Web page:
How to tell If Your Child is Ready for Preschool Learning
How to Tell if Your Child is Ready for Preschool Learning
In this article, you will learn about how to tell if your child is ready for preschool Learning. In preschool, children learn about the world through play. Subject areas aren’t separate in their minds or in the classroom. The objects preschoolers find on a nature walk, like feathers, rocks and leaves, might help them figure out math concepts like “big, bigger, and biggest” or motivate them to visit the book corner to find out more about birds.
Teachers may introduce children to basic concepts such as shapes, letters, and colours, but preschool is about learning much more than what a circle looks like. It’s where children first develop a relationship with learning. It is evident that preschool is important for kids and hat they learn a lot there, now how do you know your child is ready for preschool learning?
He can be Separated From You
Before attending preschool, ensure that your child is comfortable to spend some time away from you. While some school anxiety is normal, if preschool is the first time you and your child are apart it may result in her clinging to you at the door, or running after you, wailing, into the parking lot. This can be distressing for your child, and disconcerting for other learners who are also trying to settle.
Try leaving a transitional object like a familiar fluffy toy with your child during the day – this may help him feel connected to you. Some schools might not allow toys from home to be played with, but ask if it can be kept in your child’s bag and he can go and touch or look at it every now and then during the day.
Can he Work on Projects on his Own?
Preschool usually involves lots of arts and crafts projects that require concentration and the ability to focus on an individual task. If your child likes to draw at home or gets engrossed in puzzles and other activities on his own, he’s a good candidate for preschool. But even if he’s the kind of child who asks for help with everything, you can start getting him ready by setting up playtimes where he can entertain himself for a half hour or so.
While you wash the dishes, encourage him to make creatures out of clay, for example. Gradually build up to longer stretches of solo play. Your goal here is to keep yourself moderately preoccupied with an activity so that your child can complete the project on his own without too much hand-holding from you.
Emotionally, there are a few things to look for when considering whether your child is preschool ready. The first is the ability to say goodbye to a parent or caregiver without too much anxiety. It’s typical to be a little nervous, but if your child cries the entire day, she might not be ready to go to a full preschool program.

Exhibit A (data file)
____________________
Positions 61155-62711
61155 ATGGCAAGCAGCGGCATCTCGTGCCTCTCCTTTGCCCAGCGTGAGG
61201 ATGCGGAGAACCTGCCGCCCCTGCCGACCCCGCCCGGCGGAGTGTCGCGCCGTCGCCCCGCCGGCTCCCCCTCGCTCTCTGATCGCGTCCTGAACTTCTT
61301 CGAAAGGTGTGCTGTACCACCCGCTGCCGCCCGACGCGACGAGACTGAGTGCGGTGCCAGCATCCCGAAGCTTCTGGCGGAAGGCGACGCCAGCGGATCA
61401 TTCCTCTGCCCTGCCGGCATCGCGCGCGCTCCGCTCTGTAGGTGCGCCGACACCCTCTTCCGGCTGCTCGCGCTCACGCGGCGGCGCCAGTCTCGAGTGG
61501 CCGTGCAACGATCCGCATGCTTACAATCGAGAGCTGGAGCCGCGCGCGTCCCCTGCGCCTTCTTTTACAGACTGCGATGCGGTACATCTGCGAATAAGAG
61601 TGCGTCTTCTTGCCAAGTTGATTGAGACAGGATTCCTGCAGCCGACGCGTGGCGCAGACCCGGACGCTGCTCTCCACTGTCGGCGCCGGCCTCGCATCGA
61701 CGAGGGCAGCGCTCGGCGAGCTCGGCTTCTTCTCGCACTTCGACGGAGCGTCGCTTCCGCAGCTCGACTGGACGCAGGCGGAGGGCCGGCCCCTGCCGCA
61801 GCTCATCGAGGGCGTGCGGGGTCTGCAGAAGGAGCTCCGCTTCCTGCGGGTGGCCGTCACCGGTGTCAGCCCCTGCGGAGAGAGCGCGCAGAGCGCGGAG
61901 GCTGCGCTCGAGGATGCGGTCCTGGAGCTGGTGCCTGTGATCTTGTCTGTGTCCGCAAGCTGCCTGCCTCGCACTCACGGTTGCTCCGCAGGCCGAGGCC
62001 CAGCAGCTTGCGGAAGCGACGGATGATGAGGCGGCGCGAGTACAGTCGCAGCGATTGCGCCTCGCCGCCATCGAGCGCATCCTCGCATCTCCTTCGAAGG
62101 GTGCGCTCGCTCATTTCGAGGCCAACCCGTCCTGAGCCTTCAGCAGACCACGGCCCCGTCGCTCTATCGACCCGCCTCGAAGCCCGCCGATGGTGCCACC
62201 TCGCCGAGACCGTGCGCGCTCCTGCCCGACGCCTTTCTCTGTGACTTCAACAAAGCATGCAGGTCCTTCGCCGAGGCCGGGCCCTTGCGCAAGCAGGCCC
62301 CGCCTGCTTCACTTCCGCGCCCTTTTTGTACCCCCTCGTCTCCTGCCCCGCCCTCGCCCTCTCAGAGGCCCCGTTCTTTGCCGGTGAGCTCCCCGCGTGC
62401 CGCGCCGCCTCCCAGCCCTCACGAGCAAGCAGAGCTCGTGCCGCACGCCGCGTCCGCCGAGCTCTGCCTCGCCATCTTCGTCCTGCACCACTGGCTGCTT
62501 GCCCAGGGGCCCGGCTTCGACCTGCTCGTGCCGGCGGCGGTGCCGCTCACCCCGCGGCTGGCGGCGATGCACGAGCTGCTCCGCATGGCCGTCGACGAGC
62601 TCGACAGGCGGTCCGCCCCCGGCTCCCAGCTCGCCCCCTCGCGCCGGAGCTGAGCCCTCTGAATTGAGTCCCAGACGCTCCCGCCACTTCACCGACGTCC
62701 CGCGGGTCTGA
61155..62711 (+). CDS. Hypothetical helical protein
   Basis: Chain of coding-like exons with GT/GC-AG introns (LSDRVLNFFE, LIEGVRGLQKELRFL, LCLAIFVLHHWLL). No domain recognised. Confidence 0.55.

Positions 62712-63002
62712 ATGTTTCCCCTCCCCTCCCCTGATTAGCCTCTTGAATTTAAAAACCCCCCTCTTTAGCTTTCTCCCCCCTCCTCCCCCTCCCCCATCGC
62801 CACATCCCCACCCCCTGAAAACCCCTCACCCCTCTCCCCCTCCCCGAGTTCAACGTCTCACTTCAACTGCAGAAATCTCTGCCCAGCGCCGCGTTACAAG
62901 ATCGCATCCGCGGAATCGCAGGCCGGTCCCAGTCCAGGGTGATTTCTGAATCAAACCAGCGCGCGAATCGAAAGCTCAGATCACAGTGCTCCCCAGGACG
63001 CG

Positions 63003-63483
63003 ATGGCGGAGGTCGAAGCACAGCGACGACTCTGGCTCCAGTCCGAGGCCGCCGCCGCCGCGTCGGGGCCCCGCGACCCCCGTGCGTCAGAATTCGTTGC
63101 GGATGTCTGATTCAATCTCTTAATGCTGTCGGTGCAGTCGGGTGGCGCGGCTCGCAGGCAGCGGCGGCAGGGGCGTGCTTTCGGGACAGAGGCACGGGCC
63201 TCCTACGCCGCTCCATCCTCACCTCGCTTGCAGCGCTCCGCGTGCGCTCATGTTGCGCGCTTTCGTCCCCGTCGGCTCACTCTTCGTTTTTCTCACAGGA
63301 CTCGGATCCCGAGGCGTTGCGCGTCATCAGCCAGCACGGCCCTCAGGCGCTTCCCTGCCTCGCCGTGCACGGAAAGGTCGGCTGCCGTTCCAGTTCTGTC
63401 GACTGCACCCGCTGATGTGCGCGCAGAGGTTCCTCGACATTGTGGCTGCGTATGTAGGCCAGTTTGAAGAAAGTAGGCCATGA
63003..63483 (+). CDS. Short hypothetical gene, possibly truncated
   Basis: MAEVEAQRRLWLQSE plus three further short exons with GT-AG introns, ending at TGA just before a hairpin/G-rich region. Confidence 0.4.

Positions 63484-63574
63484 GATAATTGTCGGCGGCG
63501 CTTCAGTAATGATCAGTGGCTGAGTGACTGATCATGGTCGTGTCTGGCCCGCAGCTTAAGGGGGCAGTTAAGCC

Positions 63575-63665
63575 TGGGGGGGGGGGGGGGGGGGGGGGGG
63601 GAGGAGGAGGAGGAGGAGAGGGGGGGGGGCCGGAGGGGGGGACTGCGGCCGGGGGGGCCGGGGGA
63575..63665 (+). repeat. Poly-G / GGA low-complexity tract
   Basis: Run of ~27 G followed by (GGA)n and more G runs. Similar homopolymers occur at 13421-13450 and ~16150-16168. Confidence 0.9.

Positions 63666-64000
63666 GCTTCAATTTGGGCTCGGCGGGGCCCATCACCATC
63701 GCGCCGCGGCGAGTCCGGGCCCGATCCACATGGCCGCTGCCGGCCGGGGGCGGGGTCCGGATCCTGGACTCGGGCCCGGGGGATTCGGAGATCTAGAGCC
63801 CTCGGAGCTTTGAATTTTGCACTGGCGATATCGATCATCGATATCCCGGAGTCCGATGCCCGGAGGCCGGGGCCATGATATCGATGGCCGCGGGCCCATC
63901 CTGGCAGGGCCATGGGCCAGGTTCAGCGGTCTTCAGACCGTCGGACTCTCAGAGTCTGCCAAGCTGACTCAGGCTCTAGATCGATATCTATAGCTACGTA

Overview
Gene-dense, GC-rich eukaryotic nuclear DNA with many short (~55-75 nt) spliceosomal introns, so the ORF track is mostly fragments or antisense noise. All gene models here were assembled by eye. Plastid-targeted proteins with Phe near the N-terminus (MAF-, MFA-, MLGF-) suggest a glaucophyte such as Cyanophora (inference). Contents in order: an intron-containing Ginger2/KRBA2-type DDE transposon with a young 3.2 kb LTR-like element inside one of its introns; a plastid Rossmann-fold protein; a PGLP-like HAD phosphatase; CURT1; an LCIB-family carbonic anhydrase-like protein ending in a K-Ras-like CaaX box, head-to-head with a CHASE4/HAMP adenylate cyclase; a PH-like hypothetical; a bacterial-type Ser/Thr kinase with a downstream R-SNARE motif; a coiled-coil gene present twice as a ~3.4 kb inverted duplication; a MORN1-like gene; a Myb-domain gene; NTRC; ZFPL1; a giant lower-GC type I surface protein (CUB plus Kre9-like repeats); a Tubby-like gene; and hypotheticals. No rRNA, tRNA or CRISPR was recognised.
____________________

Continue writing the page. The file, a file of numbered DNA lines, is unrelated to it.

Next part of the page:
That said, many children will cry when you say goodbye on the first day or even throughout the first week. There are ways you can help your child develop coping skills at home. A child who is emotionally ready is more eager to go to school and wants to make friends. She might not have the skills to make friends yet, but wanting to make them is a good start.
Wondering how the little boy flitting from toy to toy and room to room at home will ever manage to sit still in preschool? Don’t worry about holding your child to unrealistically high standards. Kids should be able to concentrate on the number of minutes equal to their age, for example, a 3-year-old should be able to concentrate for three minutes.
The Difficulty with Concentration should not be a reason to refrain from sending kids to school. If anything, being in a school environment should help children improve their ability to focus. So, if your child is already able to focus on a Puzzle or draw for a few minutes on his own, you’re in Good Shape.
Comfort with Routine
If you don’t currently follow a regular routine at home, you may want to consider adopting a version of one to help prepare your child for the transition to preschool. Preschool programs run with varying schedules, allowing you to pick how many hours and how many days you want your child to attend. Once they get there, your little one can expect a predictable order of events, like circle time, play time, snack time, meal time and naptime.
So what’s the best schedule for your child? A minimum of three days a week, to avoid the continuous cycle of re-adjustment that ‘2-day-a-weekers’ feel. Fine if they are of reasonable length (3-4 hours), but suggests longer days if you plan to enrol your child in a full-time kindergarten next year.
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